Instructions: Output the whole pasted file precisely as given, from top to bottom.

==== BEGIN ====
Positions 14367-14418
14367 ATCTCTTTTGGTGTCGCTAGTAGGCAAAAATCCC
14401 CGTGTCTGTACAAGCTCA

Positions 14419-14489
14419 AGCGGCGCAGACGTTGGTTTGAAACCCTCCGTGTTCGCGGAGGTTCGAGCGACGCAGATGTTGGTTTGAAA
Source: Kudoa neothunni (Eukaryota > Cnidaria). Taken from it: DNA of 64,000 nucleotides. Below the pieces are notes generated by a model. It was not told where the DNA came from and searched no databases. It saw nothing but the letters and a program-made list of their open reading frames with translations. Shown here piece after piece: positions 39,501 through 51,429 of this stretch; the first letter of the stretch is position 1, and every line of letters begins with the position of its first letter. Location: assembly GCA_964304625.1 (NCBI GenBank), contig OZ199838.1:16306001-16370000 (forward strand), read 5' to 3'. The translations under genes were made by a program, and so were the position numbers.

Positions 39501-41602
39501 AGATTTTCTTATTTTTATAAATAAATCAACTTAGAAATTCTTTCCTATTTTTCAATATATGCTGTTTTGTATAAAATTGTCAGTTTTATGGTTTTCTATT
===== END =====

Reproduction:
Positions 14367-14418
14367 ATCTCTTTTGGTGTCGCTAGTAGGCAAAAATCCC
14401 CGTGTCTGTACAAGCTCA

Positions 14419-14489
14419 AGCGGCGCAGACGTTGGTTTGAAACCCTCCGTGTTCGCGGAGGTTCGAGCGACGCAGATGTTGGTTTGAAA
Source: Kudoa neothunni (Eukaryota > Cnidaria). Taken from it: DNA of 64,000 nucleotides. Below the pieces are notes generated by a model. It was not told where the DNA came from and searched no databases. It saw nothing but the letters and a program-made list of their open reading frames with translations. Shown here piece after piece: positions 39,501 through 51,429 of this stretch; the first letter of the stretch is position 1, and every line of letters begins with the position of its first letter. Location: assembly GCA_964304625.1 (NCBI GenBank), contig OZ199838.1:16306001-16370000 (forward strand), read 5' to 3'. The translations under genes were made by a program, and so were the position numbers.

Positions 39501-41602
39501 AGATTTTCTTATTTTTATAAATAAATCAACTTAGAAATTCTTTCCTATTTTTCAATATATGCTGTTTTGTATAAAATTGTCAGTTTTATGGTTTTCTATT